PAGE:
In Yogo Factory Franchising, Inc. v. Edmond Ying, et al., US District Court D. New Jersey 2014), the court enforced the arbitration clause and held that the arbitration clause should be applied to all the franchisee’s claims arising from the franchise agreement.
In this case, the franchisee alleged breach of contract, tort and statutory claims against the franchisor. In addition to contending that the franchisor breached the terms of the franchise agreement, the franchisee also alleged that the franchisor committed fraud during the sales process, and did not comply with the FTC disclosure requirements. The franchisee argued that the arbitration clause should be construed narrowly to only apply to the breach of contract claims and not the tort or statutory claims. The franchisee agreed that its claim that the franchisor breached the franchise agreement would be subject to the arbitration clause, but contended that its claims that it was fraudulently induced to enter into the franchise agreement, that the franchisor did not comply with the FTC disclosure laws, etc., were not subject to arbitration. The court disagreed and reasoned that the arbitration clause should be interpreted broadly to apply to all the franchisee’s claims, not just the breach of contract.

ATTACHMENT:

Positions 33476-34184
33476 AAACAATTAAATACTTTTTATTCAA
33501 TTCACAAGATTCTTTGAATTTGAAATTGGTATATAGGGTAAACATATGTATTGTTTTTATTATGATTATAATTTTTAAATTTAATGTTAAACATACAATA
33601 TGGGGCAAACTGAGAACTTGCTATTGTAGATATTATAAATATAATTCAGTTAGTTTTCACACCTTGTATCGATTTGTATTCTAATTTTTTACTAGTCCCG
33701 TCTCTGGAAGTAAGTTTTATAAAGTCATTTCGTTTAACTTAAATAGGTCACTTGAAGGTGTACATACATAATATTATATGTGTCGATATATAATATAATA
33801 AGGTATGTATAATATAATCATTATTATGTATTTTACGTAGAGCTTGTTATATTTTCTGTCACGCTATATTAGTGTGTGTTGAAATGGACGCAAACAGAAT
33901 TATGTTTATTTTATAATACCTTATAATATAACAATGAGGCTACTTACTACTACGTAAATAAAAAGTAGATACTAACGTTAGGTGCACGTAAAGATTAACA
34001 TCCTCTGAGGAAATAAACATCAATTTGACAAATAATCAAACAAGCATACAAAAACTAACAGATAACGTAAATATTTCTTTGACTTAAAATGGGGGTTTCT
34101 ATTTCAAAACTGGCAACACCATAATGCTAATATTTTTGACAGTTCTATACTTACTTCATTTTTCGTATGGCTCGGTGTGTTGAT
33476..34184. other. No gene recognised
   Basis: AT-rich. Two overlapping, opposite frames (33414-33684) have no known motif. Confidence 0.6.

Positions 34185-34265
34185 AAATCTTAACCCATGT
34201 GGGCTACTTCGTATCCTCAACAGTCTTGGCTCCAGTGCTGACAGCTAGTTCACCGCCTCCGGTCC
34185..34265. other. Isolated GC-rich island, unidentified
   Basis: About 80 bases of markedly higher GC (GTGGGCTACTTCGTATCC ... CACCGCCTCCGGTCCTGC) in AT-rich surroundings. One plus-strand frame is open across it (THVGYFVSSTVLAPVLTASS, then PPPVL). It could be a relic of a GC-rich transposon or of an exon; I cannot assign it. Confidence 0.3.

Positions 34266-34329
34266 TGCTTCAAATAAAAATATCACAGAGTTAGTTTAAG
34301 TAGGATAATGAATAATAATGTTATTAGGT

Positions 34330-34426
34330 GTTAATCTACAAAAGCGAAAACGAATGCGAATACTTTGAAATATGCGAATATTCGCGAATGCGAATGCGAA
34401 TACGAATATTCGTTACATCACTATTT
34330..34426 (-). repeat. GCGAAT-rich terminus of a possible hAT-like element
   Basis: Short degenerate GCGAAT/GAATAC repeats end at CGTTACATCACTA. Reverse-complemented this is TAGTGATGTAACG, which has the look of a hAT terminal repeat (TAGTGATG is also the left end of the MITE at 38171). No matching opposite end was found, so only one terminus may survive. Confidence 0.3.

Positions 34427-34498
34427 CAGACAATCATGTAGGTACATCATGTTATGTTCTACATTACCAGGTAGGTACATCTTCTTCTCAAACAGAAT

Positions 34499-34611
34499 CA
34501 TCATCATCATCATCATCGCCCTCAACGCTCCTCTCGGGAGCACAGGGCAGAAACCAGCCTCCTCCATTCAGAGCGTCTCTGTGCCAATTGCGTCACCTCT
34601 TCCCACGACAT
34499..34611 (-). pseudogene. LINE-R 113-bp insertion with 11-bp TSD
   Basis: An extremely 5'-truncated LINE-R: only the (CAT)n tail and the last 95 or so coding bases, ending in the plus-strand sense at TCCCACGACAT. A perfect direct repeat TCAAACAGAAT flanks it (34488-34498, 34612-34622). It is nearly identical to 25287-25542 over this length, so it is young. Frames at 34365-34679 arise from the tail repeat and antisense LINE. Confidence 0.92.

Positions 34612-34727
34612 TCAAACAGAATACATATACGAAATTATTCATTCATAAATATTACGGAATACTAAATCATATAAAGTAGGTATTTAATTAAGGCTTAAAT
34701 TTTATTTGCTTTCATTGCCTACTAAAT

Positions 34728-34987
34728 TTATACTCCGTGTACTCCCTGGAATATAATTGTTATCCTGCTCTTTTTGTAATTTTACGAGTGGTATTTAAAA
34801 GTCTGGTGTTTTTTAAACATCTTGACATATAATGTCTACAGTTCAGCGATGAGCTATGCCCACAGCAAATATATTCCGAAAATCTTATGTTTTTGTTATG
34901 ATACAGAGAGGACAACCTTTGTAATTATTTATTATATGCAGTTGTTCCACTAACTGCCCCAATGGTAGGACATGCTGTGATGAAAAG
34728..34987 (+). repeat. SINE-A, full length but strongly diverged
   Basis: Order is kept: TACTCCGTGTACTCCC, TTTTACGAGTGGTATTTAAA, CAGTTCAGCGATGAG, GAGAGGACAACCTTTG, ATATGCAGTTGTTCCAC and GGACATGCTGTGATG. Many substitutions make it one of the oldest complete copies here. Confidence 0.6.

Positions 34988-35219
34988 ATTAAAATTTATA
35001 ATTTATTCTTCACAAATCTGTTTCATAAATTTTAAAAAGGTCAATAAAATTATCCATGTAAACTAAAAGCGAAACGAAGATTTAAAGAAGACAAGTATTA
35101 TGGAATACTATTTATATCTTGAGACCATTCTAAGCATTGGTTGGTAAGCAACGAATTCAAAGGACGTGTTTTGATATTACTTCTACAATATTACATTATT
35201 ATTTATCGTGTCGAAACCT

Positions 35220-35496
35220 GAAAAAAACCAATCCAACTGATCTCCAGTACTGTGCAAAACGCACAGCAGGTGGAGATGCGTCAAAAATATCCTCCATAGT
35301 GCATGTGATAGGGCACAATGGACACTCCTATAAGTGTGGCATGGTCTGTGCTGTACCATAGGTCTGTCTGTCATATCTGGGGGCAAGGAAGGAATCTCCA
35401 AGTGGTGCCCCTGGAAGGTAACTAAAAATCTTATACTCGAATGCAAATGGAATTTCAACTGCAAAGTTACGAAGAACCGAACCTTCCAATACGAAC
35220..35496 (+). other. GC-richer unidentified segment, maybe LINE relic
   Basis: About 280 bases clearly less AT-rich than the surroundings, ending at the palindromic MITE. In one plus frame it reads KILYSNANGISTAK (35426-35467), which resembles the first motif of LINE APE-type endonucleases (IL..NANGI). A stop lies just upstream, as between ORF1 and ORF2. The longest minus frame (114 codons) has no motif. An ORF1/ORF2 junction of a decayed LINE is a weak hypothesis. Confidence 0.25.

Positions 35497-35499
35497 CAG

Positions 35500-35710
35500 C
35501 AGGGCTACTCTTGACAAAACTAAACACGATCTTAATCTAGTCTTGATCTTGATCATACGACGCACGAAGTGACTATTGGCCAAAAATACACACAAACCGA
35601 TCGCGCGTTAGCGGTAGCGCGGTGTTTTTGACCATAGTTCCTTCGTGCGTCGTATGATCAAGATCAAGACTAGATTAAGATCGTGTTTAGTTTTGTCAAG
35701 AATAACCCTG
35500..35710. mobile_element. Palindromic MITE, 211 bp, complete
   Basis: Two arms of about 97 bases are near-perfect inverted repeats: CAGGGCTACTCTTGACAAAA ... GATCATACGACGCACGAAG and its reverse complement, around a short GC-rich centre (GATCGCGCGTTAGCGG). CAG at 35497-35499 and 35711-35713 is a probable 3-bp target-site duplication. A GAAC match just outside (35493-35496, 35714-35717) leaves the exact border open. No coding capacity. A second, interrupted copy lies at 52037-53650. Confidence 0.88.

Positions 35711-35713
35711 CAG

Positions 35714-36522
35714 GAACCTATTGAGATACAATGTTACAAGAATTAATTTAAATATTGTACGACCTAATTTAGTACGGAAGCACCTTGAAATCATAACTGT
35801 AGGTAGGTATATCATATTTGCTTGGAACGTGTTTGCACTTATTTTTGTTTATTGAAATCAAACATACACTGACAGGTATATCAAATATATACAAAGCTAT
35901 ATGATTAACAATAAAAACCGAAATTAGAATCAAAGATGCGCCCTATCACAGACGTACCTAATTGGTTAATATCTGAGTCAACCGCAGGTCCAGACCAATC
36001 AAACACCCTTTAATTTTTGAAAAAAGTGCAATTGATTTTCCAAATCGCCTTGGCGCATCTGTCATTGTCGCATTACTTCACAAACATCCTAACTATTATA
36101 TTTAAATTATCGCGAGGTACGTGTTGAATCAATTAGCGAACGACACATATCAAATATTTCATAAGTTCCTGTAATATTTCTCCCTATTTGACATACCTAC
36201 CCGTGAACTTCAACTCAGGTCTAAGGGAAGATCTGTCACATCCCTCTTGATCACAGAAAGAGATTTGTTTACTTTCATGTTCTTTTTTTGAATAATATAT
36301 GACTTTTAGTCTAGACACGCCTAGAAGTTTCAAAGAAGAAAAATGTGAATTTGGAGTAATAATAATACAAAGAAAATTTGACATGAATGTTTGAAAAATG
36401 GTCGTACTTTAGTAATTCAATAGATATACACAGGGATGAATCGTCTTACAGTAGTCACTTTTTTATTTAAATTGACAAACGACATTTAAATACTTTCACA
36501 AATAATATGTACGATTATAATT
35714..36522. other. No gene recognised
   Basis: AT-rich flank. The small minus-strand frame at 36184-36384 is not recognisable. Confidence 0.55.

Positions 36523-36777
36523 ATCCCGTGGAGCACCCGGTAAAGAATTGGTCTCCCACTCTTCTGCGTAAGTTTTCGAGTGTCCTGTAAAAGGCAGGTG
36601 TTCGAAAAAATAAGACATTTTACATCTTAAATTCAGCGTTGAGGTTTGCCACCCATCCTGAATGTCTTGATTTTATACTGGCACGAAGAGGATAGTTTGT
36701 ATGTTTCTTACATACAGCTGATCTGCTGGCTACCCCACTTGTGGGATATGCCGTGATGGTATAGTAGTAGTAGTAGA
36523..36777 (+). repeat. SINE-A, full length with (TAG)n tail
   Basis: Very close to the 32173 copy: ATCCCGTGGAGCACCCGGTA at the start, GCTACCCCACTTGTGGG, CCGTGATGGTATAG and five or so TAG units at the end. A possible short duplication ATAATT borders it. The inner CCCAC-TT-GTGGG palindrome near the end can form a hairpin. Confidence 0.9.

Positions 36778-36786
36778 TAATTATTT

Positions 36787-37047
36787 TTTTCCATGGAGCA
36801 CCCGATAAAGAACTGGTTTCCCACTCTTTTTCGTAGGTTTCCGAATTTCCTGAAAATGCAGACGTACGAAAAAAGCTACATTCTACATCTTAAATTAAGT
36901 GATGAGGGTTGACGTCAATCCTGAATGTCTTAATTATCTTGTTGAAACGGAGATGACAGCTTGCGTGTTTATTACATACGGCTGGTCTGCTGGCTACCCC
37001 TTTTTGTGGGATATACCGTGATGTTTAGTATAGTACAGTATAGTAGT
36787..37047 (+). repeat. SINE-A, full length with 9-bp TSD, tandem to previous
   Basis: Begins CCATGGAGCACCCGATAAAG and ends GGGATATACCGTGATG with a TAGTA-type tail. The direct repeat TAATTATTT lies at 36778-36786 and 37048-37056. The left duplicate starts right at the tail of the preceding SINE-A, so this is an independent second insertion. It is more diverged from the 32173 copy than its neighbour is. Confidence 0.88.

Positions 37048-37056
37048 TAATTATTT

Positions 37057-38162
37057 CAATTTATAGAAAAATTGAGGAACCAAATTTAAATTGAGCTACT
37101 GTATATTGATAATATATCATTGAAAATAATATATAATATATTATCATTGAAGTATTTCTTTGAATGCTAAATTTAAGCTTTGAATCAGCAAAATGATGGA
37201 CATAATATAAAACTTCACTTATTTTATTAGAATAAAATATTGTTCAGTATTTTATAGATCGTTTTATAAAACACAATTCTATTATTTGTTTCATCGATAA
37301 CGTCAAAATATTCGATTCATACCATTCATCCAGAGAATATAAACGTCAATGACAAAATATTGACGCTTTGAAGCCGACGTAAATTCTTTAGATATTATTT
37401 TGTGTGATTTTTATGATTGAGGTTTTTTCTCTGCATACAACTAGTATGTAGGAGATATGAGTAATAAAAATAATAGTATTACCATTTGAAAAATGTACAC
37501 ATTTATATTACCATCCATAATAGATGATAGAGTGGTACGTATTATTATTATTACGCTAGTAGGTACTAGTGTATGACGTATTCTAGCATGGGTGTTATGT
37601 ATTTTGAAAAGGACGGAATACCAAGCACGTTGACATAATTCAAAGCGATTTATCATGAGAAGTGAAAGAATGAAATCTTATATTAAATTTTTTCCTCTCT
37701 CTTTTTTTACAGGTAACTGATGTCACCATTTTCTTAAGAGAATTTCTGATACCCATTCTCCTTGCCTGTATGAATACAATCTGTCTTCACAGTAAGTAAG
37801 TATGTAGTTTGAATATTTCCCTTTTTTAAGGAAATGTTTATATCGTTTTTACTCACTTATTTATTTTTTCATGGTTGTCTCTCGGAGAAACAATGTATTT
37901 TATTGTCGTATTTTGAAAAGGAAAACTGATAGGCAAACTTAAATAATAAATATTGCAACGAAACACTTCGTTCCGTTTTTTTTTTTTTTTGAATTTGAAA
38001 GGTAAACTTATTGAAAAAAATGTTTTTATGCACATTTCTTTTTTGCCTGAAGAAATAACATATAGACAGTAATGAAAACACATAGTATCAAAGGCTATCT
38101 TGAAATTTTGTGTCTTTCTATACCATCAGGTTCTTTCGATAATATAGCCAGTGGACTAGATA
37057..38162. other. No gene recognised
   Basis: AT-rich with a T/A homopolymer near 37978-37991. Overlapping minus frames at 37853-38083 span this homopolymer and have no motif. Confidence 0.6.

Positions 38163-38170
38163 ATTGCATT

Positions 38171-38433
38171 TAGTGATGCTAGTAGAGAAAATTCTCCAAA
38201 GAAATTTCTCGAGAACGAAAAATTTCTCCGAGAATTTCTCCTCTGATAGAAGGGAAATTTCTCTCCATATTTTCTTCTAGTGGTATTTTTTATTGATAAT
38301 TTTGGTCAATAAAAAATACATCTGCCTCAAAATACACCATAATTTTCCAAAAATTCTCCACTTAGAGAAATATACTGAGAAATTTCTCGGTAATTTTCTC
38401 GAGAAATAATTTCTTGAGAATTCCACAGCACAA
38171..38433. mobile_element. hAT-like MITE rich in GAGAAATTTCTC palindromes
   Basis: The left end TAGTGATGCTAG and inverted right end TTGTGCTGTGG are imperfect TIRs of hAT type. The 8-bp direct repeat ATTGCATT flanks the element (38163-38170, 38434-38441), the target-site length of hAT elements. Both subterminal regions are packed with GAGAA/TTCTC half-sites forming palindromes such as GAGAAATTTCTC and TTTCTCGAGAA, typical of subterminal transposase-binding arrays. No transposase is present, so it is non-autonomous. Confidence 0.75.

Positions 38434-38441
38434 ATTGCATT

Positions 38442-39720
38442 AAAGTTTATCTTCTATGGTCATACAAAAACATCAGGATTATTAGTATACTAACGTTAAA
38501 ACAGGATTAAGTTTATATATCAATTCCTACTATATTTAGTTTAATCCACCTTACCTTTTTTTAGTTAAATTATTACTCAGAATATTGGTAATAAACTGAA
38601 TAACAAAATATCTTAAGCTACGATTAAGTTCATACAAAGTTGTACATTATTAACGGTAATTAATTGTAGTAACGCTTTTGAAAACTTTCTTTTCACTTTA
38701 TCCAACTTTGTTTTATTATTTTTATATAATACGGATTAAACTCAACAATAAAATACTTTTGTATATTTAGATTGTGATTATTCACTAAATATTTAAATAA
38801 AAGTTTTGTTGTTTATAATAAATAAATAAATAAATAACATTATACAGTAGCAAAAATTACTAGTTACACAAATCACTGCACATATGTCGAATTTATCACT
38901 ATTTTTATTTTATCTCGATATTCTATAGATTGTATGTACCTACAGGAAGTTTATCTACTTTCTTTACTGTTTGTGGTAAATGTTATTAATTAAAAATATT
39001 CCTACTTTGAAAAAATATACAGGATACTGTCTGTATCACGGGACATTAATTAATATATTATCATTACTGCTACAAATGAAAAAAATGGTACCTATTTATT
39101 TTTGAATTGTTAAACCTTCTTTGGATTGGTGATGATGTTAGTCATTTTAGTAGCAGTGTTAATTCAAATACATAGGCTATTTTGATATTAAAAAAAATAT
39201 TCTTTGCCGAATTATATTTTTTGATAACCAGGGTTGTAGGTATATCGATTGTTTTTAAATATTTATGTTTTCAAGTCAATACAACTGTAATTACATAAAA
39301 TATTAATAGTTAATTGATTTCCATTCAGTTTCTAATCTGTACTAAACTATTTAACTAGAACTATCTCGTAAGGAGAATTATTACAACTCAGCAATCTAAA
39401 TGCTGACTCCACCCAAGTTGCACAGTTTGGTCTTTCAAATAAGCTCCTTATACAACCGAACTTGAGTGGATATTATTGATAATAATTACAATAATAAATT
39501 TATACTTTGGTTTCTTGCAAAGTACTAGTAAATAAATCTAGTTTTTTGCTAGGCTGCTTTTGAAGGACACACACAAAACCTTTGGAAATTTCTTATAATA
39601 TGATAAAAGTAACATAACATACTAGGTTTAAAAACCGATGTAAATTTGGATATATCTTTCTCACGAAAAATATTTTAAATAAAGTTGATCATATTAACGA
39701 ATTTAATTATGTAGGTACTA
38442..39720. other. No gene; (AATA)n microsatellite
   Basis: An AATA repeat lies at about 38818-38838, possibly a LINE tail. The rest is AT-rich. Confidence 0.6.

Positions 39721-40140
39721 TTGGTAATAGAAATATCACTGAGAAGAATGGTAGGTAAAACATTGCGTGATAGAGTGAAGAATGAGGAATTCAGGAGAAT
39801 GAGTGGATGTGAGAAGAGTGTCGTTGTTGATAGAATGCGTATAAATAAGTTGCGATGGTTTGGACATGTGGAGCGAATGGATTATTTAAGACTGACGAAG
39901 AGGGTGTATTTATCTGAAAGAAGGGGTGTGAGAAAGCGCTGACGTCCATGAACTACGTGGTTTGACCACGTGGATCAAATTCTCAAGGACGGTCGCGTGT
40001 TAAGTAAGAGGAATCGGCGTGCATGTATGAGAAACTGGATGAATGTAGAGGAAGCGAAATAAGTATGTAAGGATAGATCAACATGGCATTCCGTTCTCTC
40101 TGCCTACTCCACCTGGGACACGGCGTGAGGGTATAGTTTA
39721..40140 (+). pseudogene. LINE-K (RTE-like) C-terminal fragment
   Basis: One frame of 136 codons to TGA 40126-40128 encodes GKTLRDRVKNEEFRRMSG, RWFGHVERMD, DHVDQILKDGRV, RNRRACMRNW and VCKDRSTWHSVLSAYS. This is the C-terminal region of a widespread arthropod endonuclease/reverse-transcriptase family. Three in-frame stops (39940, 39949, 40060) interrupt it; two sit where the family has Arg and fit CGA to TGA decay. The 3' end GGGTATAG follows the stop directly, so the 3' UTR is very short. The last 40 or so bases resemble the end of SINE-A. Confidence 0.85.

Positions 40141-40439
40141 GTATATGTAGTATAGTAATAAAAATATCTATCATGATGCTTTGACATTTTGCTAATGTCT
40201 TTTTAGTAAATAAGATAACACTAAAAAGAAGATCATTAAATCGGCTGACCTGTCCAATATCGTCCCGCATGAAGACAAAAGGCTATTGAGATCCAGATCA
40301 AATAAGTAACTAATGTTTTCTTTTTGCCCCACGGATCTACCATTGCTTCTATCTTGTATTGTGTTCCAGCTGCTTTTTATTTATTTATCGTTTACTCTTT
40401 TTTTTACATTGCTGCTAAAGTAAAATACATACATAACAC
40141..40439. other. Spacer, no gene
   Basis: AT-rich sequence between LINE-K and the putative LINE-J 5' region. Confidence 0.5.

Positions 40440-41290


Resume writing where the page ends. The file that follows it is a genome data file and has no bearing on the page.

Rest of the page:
Had the court applied the franchisee’s reasoning, then it would have created an end run for franchisees to avoid arbitration provisions by simply including tort or statutory claims in its complaints. The court’s decision re-affirmed a “presumption in favor of arbitrability when determining both the existence and scope of an arbitration agreement”.
In sum, if a franchise agreement contains an arbitration clause, the parties should continue to expect a New Jersey court to broadly enforce the arbitration provision to all claims arising out of the franchise agreement.